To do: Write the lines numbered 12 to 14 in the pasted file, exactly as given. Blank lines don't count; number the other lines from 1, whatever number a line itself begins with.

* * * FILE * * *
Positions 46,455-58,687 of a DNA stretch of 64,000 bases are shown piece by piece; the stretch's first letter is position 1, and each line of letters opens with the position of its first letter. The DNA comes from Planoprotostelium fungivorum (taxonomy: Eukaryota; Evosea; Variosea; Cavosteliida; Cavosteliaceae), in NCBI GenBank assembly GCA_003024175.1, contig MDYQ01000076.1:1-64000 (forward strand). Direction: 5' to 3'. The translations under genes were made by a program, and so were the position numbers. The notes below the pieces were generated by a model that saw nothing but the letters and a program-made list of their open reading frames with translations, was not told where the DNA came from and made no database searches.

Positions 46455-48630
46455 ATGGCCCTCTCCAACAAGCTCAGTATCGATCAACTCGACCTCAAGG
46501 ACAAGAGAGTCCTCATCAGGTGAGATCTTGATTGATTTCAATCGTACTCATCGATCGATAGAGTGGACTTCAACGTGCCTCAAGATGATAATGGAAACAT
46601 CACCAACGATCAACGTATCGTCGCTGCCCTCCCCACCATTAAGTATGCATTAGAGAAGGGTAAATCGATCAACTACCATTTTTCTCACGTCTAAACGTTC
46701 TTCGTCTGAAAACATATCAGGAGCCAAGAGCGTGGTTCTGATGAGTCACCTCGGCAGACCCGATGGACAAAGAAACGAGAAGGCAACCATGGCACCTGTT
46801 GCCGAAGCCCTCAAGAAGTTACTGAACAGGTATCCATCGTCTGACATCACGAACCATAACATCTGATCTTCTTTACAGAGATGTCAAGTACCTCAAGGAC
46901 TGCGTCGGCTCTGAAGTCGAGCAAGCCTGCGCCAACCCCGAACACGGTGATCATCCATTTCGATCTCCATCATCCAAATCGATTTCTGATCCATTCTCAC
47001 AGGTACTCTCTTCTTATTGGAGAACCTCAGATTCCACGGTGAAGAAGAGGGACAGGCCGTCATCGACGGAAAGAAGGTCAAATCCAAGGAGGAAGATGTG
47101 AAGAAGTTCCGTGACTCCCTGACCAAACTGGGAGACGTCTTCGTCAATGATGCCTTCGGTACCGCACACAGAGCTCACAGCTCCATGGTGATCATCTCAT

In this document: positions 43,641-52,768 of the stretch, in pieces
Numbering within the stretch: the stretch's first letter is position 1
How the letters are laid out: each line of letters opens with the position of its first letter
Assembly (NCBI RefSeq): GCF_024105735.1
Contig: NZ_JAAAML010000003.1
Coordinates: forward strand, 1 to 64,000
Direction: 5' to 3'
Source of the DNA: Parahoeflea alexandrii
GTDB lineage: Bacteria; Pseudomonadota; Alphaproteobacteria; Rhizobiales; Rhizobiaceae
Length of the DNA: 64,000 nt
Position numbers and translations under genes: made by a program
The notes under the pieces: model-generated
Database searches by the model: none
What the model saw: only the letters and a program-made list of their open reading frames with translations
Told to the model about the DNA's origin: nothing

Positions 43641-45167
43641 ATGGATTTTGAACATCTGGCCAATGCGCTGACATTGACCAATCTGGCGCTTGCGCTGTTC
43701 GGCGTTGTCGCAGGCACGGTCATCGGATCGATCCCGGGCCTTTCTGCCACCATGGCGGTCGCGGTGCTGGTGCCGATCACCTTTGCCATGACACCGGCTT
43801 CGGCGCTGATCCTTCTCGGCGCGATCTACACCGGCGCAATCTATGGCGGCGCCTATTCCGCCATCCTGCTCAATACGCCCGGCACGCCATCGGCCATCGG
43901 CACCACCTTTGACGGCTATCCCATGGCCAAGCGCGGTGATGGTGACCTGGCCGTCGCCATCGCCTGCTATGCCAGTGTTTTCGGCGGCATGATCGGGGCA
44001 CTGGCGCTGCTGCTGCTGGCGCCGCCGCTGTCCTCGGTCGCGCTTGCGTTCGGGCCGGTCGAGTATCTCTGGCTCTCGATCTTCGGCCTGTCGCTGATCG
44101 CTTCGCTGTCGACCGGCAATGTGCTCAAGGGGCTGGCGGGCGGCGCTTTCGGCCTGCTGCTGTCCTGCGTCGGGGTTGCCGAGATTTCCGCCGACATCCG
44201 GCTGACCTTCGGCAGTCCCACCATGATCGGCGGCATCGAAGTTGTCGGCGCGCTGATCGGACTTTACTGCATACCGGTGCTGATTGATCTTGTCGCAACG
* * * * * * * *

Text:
Numbering within the stretch: the stretch's first letter is position 1
How the letters are laid out: each line of letters opens with the position of its first letter
Assembly (NCBI RefSeq): GCF_024105735.1